One of the first questions architects often ask about the glazing for their modern house design is; “what is the thermal performance?”.
It is understandable as historically glazing has been thought of as the lowest-performing element of an external building envelope. With advances in glazing for modern house architecture, advances in installation techniques and clear data on residential energy consumption glazing has become highly energy efficient, able to be used on high specification house architecture with great effect.
Here is everything you need to know about the thermal performance of glazing in modern house design:
What is a U Value?
Before you begin you first need to understand how the thermal performance of glazing is denoted. All building materials for modern contemporary home design use U values to show you what their thermal performance is.
Architectural glazing is a little more complicated that your standard wall structure. The overall U value of a glass installation (the Uw value) is created using a combination of the Uf value (the thermal performance of the frame), the Ug value (the thermal performance of the glass) and the PSI value (the thermal performance of the glass spacer bar).
These are measured in W/m2K and the lower the number the better the glazing will insulate. You can read into more depth about Uw values and how they are calculated here:
What Thermal Performance Do I Need in Modern Home Design?
The local building regulations or rules will dictate what the thermal performance of your glazing needs to be. In England this is given by building regulations.
Building Regulations Approved Document L gives the rules on thermal performance for modern home design in England. Wales and Scotland have slightly different rules.
The U value your glazing needs will depend on whether the glazing is part of a new dwelling (Approved Document L1A) or an extension or renovation to an existing dwelling (Approved Document L1B).
The rules for renovations to existing houses are simpler, requiring all glazing to achieve a minimum of 1.6 W/m2K.
New build modern houses have a more complicated approach to thermal calculations as it takes into account the entire envelope and energy usage of the building. The glazing cannot have a Uw value worse than 2.0 W/m2K however, glazing typically must achieve much better values than this to satisfy all the other criteria.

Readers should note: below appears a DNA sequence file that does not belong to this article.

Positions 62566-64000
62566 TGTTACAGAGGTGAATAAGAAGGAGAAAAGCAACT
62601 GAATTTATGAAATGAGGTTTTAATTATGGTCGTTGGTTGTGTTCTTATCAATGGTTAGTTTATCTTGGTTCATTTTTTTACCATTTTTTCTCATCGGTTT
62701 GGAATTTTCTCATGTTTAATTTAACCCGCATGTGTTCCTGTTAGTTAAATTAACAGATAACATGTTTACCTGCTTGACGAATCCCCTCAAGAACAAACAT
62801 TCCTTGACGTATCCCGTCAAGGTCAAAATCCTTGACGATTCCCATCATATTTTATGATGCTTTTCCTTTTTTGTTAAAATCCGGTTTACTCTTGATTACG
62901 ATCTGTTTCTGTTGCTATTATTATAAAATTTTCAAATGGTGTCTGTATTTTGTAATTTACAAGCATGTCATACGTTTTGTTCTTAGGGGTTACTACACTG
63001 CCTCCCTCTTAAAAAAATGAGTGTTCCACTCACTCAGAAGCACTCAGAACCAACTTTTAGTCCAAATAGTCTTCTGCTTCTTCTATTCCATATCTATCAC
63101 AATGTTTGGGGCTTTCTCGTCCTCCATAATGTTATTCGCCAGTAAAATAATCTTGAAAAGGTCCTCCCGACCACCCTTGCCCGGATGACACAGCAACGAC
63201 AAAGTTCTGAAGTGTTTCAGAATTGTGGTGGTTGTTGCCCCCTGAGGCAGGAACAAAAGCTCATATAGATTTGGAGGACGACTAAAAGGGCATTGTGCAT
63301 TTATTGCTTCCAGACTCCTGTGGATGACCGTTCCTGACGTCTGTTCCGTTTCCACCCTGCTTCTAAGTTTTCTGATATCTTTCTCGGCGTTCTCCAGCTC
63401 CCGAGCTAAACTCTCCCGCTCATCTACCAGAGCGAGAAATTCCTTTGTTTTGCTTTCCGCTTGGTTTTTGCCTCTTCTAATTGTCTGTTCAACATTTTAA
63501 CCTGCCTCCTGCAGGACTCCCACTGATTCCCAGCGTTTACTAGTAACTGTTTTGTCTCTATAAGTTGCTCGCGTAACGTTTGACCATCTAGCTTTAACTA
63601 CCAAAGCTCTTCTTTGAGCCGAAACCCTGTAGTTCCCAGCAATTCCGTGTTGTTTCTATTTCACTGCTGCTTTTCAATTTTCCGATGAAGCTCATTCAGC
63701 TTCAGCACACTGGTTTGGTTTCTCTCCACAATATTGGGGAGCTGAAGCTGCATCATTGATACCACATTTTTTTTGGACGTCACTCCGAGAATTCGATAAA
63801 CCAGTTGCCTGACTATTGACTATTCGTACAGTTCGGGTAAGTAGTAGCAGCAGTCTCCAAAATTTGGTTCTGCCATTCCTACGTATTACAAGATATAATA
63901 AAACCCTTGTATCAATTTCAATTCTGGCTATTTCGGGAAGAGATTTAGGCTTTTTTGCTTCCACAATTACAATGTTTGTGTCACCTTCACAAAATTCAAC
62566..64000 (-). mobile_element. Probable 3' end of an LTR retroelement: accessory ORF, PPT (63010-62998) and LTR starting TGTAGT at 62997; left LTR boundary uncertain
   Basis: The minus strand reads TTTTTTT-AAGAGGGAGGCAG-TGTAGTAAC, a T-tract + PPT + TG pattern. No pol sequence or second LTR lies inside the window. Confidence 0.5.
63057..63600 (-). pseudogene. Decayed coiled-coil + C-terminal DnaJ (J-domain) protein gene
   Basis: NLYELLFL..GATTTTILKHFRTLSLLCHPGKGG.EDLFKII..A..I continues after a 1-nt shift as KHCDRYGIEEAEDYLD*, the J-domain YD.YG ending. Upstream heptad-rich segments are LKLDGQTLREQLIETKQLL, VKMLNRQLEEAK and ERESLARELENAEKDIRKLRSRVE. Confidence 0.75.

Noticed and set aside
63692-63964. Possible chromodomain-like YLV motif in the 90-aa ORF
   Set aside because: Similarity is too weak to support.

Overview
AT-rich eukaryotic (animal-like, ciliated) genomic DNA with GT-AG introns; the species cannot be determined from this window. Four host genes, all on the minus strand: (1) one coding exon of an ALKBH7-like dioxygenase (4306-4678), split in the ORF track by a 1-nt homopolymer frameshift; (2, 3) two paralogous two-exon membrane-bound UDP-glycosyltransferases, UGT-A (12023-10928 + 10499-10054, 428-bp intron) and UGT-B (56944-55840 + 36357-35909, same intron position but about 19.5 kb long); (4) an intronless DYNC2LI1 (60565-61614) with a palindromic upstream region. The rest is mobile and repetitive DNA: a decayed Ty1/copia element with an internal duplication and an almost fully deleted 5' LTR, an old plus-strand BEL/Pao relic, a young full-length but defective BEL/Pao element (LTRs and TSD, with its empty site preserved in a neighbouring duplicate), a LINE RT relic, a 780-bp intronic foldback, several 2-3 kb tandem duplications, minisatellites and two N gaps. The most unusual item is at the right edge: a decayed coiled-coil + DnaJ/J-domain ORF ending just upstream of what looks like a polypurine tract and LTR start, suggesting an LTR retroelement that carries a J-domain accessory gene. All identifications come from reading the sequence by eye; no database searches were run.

You can read about the glazing thermal requirements for various builds in more depth below:
Building Regulations Part L1A for New Dwellings
How Can I Improve the Thermal Performance of My Glazing?
As the thermal performance of glazing is a combination of different elements of the glass installation you can improve the thermal performance by improving the value of any of these.
The glass is normally the largest aspect of a glass installation on a modern home design so the greatest change in thermal performance can be seen by improving the Ug value. This could be done through a general change in the glass specification, the addition of more coatings or the uplift to triple glazing.
Although the framing is a small element of a modern architectural glass install (and normally hidden on modern house architecture) ensuring the frame is thermally broken is a big element of getting an insulated building.
If non-thermally broken framing is used not only will the Uw value of the glazing reduce, but you will also see condensation building up internally on the cold frame.
You can read more about thermal breaks in glazing and their importance here:
Thermal Break Technology in Windows and Doors
There is also a very informative video/webinar below that discusses thermal breaks in detail, please like comment and share with anyone you feel would benefit from this or any of our other content.
The Thermal Performance of Roof Glazing is More Complicated
When conducting your SAP or building regulations calculations the thermal performance of roof glazing is always given in its vertical position.
That is because, in reality, the Ug value of a glass unit changes depending on the angle it is installed at. The convection currents within the insulating gas filling in the glass unit increase when tilted which increases heat transfer to outside.
All building authorities understand this and understand that it is too complicated to cover all pitches and eventualities in regulation documents for roof glazing. That is why the Uw value requirements for roof glazing are given in the glass’s vertical position.
If you are keen to ensure the highest possible thermal performance for your roof glazing read our below article which explains it further:
The Thermal Performance of Roof Glazing
Building Regulations Part L1A for Glazing (new build homes)
Building Regulations Part L1B for Glazing (extensions/renovations)
True vs Applied Glazing Bars in Windows and Doors
Thermal Performance of Horizontal Glass
Thermal Breaks in Metal Windows and Doors
Do you have a specific Uw value you need to achieve from your glazing? Contact the team at IQ and we will be able to offer advice and guidance for your glazing specification. Our team of glazing experts are ready to answer your questions.
Visit our Contact Us page for all the ways you can get in touch.
Rebecca is the Communications Director at the IQ Group and has worked in glazing specification for many years. She has a broad range of technical knowledge about all our glazing products and offers technical advice and guidance to architects for specification. Her easy to digest technical advice is often quoted in magazines and publications. You might also recognise her as one of the IQ Glass CPD presenters.